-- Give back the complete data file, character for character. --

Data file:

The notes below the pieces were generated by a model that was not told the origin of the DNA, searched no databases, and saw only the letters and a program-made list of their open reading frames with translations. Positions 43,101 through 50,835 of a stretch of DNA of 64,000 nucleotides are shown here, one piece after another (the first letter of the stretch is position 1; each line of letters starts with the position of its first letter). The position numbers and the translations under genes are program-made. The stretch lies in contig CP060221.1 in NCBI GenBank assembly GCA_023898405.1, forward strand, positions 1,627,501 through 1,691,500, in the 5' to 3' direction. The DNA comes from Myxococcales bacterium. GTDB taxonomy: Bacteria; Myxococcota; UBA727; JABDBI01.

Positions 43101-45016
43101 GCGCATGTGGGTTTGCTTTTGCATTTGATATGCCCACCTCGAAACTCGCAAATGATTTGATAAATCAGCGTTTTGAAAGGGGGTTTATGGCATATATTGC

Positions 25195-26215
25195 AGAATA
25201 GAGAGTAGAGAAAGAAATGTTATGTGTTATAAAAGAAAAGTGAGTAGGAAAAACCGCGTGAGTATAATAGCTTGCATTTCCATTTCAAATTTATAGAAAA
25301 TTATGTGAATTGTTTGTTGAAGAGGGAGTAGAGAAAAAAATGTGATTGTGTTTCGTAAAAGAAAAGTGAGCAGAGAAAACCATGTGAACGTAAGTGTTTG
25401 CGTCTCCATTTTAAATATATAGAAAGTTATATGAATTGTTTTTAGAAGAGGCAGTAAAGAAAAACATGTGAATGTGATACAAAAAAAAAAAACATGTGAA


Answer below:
The notes below the pieces were generated by a model that was not told the origin of the DNA, searched no databases, and saw only the letters and a program-made list of their open reading frames with translations. Positions 43,101 through 50,835 of a stretch of DNA of 64,000 nucleotides are shown here, one piece after another (the first letter of the stretch is position 1; each line of letters starts with the position of its first letter). The position numbers and the translations under genes are program-made. The stretch lies in contig CP060221.1 in NCBI GenBank assembly GCA_023898405.1, forward strand, positions 1,627,501 through 1,691,500, in the 5' to 3' direction. The DNA comes from Myxococcales bacterium. GTDB taxonomy: Bacteria; Myxococcota; UBA727; JABDBI01.

Positions 43101-45016
43101 GCGCATGTGGGTTTGCTTTTGCATTTGATATGCCCACCTCGAAACTCGCAAATGATTTGATAAATCAGCGTTTTGAAAGGGGGTTTATGGCATATATTGC

Positions 25195-26215
25195 AGAATA
25201 GAGAGTAGAGAAAGAAATGTTATGTGTTATAAAAGAAAAGTGAGTAGGAAAAACCGCGTGAGTATAATAGCTTGCATTTCCATTTCAAATTTATAGAAAA
25301 TTATGTGAATTGTTTGTTGAAGAGGGAGTAGAGAAAAAAATGTGATTGTGTTTCGTAAAAGAAAAGTGAGCAGAGAAAACCATGTGAACGTAAGTGTTTG
25401 CGTCTCCATTTTAAATATATAGAAAGTTATATGAATTGTTTTTAGAAGAGGCAGTAAAGAAAAACATGTGAATGTGATACAAAAAAAAAAAACATGTGAA